There are two recent news items which should be of interest to internet users. The first is a study which had the following conclusions.
We conclude that the evidence is good that demand for Internet and IP services is increasing exponentially, while access investment is proceeding linearly. An exponential curve will always intersect a linear one given enough time, and we believe there’s reasonably compelling evidence that the intersection will happen within the next five years, possibly as early as 2010.
The impact of inadequate access infrastructure is likely to be relatively mild when it comes to the experiences of individual users, who will increasingly find themselves encountering Internet brownouts or snow days, during which performance will (seemingly inexplicably) degrade. But overall, we believe this lack of impact of this inadequate infrastructure will be to slow down the pace of both technical and business innovation. The next Google, YouTube, or Amazon might not arise not because of a lack of demand, but due to an inability to fulfill that demand. Rather like osteoporosis, the underinvestment in infrastructure will painlessly and invisibly leach competitiveness out of the economy.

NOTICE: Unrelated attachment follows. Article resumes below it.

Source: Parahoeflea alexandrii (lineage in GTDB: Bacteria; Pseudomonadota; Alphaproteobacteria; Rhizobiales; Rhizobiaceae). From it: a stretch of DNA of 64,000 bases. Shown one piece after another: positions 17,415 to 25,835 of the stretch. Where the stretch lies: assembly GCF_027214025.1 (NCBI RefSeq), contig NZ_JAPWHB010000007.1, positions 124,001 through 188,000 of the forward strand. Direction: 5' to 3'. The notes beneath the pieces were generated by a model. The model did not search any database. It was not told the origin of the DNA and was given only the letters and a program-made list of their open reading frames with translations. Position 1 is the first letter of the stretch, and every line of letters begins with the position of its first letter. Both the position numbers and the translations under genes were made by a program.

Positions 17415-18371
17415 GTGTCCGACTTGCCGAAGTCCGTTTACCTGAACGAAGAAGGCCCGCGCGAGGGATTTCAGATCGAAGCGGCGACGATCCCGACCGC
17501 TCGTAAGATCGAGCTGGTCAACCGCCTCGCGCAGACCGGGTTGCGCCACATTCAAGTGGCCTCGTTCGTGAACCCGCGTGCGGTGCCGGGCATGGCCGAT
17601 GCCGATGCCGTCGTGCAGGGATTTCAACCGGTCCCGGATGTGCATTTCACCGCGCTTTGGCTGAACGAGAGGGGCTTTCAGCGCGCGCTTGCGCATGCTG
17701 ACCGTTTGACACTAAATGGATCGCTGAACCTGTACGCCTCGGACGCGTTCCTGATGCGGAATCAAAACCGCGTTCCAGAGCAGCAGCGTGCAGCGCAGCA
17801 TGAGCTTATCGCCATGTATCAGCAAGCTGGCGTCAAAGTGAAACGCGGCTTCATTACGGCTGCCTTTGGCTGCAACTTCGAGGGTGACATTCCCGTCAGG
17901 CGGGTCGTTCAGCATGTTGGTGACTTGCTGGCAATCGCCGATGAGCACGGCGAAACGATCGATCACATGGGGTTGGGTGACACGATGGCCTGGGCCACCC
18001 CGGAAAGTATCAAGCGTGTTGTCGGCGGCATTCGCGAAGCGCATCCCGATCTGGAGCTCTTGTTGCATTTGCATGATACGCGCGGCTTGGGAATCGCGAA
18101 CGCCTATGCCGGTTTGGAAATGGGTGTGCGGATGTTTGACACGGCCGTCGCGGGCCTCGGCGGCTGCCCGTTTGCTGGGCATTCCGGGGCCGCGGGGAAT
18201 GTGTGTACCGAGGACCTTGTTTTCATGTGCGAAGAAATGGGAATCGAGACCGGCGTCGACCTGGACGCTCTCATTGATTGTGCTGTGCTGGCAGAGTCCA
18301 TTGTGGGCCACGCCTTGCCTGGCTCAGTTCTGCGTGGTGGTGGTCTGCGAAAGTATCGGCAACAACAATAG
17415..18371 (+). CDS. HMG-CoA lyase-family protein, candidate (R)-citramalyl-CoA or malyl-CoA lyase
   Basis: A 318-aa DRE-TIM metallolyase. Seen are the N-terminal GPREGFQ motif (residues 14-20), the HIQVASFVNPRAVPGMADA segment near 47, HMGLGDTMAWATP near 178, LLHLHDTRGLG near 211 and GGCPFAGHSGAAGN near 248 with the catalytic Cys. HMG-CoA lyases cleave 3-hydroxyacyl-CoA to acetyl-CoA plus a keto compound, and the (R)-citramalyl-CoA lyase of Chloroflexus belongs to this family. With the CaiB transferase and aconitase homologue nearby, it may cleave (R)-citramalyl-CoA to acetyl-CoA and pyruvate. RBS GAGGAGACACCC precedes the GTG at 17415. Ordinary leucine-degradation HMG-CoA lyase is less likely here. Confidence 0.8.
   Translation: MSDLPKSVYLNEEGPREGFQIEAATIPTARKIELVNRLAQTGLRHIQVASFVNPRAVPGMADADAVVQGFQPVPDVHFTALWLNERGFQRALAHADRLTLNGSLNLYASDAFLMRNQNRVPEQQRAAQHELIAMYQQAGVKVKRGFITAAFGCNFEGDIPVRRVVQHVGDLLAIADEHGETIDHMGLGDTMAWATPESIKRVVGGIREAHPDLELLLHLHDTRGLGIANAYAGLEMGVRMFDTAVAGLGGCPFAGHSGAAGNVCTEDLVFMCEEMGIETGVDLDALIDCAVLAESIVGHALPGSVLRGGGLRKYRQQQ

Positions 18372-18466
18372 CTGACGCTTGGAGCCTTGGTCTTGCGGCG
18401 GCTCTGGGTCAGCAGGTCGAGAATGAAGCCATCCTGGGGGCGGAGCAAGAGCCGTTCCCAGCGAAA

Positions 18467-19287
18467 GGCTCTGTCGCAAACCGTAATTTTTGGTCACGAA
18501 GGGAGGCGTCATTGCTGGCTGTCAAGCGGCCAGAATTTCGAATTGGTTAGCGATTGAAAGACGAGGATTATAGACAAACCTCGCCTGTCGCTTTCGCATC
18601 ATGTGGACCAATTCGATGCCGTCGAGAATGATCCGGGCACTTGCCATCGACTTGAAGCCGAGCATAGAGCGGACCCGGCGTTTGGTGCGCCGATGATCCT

However, we do not believe these problems are insolvable, given the quality of engineering talent employed by these content and service provider firms. And, we further believe that closing the data gap would yield immeasurable benefits to the industry as a whole, and provide the necessary platform upon which the policy decisions above” and a host of others” could be based.
So, the single actionable recommendation resulting from this study is a plea for service and content providers to cooperate with researchers in sharing data. We think the future of the Internet depends on it.
Also, Time Warner has begun an experiment in which internet users are not charged a flat fee, but are rather billed according to the amount of their usage and bandwith. In other words, download a lot of music and video and you’ll pay more.